Well, I’d received a few awards in my day, and I even once won a three-point shooting contest, but this was far and away the most humbling bit of praise I’d ever received.
“And as far as payment,” she continued, “he has money from a settlement with a private hospital that illegally drugged him and nearly killed him. We’re happy to pay for a real psychiatrist.”
Yonasan was a thin man in his mid-thirties wearing a pinstripe suit and a bowler hat straight out of the 1920s. I stuck out my hand to introduce myself.
“Mr. Goldberg, it’s a pleasure to meet you. I’m Dr. Freedman.”
He looked at me quizzically for a few moments before wagging his index finger at me and stating what was apparently obvious to at least one of us. “Oh, no, you don’t, Eliyahu. If you think I don’t recognize you, you’re terribly wrong.”
“Actually, I’m Yaakov Freedman,” I said, as I took the frame with my medical school diploma from the wall to show him.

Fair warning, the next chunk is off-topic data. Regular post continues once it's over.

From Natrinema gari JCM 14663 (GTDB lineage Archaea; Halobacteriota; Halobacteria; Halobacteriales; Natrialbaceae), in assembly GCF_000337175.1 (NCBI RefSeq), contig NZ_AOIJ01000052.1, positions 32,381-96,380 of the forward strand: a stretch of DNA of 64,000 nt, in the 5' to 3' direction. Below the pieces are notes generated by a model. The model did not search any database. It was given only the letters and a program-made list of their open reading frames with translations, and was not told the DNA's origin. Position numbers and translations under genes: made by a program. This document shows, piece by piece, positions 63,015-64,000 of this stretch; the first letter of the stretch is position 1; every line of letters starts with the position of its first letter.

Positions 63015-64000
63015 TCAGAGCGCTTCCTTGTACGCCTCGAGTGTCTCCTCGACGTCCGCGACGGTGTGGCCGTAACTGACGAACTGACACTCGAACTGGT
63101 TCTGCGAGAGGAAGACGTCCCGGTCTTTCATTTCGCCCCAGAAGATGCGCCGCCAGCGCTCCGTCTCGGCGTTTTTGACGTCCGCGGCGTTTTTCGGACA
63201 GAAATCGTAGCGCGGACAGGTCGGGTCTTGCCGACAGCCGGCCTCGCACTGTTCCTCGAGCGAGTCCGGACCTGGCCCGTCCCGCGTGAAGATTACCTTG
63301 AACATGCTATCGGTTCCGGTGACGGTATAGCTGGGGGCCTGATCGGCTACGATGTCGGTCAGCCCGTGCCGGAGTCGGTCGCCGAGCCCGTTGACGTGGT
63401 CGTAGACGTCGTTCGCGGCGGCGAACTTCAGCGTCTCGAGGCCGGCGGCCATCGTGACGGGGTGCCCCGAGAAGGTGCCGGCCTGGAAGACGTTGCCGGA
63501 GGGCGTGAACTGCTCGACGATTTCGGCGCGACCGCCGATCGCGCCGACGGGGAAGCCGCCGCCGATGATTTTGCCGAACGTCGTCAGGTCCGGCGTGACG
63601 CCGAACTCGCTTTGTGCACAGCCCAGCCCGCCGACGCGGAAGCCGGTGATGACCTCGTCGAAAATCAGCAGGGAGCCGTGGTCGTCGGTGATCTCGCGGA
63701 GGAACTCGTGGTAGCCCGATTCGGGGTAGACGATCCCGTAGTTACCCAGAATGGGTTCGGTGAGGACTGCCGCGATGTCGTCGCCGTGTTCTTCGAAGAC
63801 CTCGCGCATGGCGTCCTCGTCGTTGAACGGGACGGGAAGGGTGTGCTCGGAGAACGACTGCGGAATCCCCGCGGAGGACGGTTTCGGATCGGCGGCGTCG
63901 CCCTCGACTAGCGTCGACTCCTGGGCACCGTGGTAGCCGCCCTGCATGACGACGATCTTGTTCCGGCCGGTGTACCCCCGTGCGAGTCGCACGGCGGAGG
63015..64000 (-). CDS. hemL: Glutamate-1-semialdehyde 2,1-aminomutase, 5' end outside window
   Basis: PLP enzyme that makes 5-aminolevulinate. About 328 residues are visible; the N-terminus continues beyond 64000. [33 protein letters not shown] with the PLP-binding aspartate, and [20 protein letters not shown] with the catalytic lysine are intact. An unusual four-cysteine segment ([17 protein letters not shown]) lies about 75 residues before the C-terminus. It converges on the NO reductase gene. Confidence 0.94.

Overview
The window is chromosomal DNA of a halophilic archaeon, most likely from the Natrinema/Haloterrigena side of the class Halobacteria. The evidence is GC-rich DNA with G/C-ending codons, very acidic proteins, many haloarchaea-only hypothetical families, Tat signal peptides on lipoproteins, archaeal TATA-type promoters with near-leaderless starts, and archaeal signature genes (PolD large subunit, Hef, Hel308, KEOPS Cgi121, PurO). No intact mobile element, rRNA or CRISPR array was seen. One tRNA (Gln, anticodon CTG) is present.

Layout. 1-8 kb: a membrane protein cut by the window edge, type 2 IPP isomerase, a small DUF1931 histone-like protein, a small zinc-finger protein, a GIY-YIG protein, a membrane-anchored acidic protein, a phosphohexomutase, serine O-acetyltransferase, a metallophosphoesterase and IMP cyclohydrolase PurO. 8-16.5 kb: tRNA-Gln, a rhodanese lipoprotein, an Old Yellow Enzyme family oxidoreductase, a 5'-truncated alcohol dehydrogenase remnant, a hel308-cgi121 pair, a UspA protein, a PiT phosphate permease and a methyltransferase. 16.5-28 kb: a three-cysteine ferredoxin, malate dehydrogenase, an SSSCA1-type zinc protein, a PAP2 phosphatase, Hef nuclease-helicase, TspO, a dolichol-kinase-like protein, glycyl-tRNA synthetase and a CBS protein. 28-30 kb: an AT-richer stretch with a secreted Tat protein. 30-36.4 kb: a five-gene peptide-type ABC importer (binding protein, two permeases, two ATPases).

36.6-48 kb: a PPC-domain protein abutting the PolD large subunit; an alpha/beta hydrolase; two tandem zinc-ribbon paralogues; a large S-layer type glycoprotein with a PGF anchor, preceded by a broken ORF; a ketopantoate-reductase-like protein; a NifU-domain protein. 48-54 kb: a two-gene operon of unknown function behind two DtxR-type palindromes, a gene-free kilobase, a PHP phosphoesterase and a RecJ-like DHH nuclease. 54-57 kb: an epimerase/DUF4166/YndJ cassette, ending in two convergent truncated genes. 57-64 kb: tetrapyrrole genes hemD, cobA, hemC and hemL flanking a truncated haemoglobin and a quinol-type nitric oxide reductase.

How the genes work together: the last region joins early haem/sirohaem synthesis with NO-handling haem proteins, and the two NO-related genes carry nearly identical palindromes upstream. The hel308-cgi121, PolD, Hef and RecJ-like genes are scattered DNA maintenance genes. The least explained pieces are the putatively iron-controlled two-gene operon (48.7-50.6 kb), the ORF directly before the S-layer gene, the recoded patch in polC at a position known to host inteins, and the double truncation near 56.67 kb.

Yonasan waved the diploma aside and told me as a matter of fact, “That’s a good trick, Eliyahu. But I know you when I see you.” And then he offered quite magnanimously, “But if you need to pretend you’re a doctor today, then I’ll let you.”
It’s not easy to do an intake with a delusional patient, but I was warming up to Yonasan — his brain was hijacked by a disease of delusion, but there was a noble soul underneath, striving to navigate a complicated world.